In a big win for the environment, the British government announced this week that all coal power plants in the country will be shut down within the next 10 years. The decision comes less than two weeks in advance of the United Nations Climate Conference, where world leaders will convene to develop a global strategy for combatting global warming. Details about the proposal won’t be issued until spring, but this announcement sets the bar high for other world leaders.
Reliance on coal has been in slow decline in the U.K. and now makes up around 20 percent of the nation’s power, as of the second quarter of this year. Getting tough on coal at this point in time positions Britain in a strong stance for pressuring other nations to adopt similar restrictions on carbon emissions. In addition to the 2025 deadline for closing coal-fired power plants, the same call includes a proposal to limit the usage of coal in the last two years prior to the shutdown.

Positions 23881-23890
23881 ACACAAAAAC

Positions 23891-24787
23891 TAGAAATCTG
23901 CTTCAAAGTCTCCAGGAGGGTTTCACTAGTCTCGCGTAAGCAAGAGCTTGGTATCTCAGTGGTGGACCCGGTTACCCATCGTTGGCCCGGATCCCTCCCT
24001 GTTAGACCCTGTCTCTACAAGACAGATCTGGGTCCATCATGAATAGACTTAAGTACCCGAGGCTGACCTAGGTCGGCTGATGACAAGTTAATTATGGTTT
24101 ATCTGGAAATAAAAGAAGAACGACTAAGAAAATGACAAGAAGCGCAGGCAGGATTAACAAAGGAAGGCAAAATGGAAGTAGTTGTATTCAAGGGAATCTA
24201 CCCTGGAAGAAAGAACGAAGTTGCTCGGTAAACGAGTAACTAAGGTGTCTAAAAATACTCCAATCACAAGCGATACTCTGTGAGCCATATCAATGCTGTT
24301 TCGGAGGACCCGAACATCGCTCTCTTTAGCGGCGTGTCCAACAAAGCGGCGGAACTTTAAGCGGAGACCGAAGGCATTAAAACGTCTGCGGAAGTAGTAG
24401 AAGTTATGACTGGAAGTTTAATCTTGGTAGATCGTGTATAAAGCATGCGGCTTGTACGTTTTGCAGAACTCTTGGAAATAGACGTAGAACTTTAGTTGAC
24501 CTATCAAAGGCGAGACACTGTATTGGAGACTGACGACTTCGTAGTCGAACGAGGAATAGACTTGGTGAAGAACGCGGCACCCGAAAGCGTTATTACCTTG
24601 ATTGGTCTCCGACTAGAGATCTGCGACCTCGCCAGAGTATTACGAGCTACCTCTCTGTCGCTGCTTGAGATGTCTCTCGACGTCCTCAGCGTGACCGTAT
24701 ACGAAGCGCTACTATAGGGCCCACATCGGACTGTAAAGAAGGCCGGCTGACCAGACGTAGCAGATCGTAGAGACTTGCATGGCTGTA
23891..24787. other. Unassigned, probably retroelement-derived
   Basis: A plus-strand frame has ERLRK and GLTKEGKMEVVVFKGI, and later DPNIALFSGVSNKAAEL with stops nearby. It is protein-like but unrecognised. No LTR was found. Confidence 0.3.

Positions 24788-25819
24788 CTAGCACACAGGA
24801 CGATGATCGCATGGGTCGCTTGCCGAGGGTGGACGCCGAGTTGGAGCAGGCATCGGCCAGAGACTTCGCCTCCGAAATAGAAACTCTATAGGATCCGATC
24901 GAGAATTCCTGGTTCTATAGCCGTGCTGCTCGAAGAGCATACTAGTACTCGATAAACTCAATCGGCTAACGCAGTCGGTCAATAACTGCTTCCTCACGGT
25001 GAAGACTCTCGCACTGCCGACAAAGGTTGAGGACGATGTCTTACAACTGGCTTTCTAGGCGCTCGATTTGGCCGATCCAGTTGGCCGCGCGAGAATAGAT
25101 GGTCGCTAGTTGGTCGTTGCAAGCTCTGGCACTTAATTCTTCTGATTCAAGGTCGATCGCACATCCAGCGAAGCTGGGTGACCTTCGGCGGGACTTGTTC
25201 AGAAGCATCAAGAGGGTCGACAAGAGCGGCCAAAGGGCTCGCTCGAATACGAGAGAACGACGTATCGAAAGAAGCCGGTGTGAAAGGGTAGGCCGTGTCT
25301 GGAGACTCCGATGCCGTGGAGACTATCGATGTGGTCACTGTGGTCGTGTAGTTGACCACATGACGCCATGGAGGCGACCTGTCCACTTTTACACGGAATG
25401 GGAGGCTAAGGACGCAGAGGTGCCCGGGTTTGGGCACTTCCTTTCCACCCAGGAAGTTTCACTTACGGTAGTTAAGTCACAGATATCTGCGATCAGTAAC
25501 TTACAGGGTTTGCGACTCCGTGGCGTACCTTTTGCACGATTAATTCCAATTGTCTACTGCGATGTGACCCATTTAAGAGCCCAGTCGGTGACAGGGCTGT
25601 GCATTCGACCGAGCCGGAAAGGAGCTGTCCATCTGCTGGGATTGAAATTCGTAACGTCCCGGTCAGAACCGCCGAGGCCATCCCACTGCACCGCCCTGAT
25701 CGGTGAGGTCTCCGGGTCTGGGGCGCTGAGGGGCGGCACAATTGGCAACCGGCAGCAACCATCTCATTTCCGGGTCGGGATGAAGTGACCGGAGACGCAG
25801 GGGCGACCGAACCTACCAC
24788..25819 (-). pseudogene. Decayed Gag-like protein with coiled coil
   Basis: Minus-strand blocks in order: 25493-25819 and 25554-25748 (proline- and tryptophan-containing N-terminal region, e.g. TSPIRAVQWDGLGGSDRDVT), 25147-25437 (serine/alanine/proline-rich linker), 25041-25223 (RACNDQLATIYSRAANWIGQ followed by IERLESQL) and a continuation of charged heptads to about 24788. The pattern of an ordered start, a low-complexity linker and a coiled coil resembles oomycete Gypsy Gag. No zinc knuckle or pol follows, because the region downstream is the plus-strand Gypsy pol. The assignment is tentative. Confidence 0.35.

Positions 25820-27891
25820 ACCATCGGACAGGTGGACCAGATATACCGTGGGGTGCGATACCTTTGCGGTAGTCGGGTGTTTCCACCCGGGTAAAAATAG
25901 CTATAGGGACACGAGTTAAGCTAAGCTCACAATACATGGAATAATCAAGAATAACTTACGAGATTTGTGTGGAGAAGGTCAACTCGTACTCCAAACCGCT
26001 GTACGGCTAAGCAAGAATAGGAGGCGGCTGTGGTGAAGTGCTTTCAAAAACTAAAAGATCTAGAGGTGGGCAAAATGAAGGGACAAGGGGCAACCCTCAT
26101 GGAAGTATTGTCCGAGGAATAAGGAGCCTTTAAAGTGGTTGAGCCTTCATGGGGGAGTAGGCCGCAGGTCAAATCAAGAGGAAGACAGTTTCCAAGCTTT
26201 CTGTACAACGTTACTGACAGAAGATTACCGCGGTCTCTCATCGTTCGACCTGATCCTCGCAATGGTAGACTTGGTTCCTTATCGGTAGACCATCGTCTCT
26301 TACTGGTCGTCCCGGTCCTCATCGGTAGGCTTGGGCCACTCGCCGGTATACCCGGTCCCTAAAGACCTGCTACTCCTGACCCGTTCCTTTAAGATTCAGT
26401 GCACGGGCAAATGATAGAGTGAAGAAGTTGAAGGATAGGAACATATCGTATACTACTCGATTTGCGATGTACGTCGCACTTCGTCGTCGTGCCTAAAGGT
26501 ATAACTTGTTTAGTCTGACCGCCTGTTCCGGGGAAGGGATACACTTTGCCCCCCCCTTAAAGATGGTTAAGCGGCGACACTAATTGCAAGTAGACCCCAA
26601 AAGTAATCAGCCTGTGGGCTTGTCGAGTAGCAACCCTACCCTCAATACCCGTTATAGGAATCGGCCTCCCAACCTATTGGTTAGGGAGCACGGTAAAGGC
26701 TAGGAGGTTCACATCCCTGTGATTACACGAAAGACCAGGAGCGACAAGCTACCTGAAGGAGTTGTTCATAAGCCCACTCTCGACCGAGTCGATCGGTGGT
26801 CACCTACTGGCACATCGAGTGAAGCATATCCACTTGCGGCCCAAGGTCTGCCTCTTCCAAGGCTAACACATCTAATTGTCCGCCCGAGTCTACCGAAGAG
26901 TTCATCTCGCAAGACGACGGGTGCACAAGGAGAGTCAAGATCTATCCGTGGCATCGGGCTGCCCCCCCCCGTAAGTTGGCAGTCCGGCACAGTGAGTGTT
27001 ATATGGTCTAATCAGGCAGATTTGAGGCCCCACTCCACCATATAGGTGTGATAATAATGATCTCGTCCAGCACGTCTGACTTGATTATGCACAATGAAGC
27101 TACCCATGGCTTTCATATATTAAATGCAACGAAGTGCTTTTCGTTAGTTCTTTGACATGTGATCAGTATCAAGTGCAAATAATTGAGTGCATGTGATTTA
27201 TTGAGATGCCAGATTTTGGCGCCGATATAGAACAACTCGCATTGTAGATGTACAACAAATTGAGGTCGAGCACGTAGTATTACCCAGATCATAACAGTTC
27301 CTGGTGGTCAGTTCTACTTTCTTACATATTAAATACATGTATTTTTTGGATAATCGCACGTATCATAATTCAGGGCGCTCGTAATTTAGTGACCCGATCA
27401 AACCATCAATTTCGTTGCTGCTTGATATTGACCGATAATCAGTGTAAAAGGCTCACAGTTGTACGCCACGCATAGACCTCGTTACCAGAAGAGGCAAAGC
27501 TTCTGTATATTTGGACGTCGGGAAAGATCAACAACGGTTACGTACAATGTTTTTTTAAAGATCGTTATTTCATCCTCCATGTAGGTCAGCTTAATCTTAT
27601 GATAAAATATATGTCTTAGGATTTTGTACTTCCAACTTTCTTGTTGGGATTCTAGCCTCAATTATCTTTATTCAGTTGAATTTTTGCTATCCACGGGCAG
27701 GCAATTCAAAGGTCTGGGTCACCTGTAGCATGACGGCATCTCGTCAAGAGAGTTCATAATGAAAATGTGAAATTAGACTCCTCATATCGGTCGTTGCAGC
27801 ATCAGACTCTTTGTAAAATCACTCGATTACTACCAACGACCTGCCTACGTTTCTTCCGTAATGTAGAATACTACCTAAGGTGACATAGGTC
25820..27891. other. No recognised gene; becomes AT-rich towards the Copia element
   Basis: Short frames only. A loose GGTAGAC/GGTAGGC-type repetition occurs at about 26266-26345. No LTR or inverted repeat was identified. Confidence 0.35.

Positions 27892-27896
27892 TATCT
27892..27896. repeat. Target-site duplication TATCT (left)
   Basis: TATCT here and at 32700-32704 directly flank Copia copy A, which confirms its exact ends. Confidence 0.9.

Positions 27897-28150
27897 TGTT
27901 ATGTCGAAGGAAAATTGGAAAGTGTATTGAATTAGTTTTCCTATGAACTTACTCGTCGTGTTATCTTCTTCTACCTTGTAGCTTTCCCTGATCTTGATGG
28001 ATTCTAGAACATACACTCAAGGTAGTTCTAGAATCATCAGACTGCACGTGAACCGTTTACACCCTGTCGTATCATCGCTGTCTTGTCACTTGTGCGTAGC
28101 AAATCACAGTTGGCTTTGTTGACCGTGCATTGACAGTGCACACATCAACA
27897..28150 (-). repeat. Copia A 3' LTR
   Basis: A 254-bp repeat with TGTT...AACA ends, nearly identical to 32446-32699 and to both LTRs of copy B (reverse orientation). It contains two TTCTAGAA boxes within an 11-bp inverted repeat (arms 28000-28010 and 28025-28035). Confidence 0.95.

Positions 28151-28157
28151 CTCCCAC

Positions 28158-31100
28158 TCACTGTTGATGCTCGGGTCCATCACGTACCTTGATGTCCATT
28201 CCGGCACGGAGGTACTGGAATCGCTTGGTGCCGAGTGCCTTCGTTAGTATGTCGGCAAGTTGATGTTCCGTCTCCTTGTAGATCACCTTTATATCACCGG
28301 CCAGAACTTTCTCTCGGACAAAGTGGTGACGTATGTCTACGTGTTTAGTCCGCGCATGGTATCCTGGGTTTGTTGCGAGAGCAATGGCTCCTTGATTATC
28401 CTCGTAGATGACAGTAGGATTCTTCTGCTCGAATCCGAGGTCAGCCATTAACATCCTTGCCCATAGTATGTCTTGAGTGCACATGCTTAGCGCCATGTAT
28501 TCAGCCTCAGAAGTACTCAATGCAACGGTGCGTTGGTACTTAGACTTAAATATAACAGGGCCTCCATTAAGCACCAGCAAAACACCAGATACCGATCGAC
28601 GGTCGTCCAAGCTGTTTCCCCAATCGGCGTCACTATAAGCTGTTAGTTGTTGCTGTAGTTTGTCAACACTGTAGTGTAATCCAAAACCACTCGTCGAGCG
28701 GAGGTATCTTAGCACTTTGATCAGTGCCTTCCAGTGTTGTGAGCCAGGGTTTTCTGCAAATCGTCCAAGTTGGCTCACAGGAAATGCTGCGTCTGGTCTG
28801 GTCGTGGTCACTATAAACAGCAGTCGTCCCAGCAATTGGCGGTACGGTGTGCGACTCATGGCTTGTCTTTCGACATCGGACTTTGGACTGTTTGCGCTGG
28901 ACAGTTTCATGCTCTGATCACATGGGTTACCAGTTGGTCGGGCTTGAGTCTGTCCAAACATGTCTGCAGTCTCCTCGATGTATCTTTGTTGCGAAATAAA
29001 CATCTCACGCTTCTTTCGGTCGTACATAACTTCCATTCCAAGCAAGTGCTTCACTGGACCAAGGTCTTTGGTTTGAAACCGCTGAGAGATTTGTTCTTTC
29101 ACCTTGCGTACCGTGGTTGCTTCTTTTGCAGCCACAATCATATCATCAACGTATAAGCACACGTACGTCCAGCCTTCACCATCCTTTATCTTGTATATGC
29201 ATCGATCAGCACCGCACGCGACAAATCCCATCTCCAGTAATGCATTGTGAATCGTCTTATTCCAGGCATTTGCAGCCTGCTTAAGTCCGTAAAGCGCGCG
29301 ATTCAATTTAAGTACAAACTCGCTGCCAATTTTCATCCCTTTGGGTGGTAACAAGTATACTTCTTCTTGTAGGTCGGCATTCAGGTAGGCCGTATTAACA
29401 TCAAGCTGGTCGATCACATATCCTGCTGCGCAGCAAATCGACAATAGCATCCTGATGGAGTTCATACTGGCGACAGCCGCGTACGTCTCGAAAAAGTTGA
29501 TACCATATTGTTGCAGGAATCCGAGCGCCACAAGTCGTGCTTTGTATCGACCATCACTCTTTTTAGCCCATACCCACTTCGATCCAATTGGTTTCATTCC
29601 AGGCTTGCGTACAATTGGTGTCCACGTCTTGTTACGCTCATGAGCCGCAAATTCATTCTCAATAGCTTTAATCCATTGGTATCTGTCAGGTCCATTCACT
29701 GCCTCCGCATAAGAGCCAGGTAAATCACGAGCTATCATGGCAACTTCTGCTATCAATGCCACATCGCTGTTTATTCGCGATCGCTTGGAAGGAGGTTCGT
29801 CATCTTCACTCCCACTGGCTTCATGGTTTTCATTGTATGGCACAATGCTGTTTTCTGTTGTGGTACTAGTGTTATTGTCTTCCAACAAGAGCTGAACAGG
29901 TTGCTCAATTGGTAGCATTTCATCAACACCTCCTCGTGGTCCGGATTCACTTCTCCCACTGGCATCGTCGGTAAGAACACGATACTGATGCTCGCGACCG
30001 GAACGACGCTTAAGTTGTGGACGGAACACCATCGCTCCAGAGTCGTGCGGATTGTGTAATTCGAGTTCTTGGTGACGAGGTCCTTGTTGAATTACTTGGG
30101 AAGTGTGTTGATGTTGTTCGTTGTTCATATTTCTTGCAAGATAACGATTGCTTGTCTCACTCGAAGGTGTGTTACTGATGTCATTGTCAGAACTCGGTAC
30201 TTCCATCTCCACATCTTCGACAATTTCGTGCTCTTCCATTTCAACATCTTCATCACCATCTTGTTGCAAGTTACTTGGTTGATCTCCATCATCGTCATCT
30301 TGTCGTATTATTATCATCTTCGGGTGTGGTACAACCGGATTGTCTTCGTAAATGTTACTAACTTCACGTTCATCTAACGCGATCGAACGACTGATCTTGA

Now that the countdown timer has started, some energy experts are feeling unsure about the future of Britain’s power grid. The electricity grid has recently shown signs of strain and removing coal-based power from the equation could worsen conditions. However, government officials insist that the environmental concerns outweigh any infrastructure problems. In a statement, Amber Rudd, the minister for energy and climate change, said, “It cannot be satisfactory for an advanced economy like the U.K. to be relying on polluting, carbon-intensive 50-year-old coal-fired power stations.”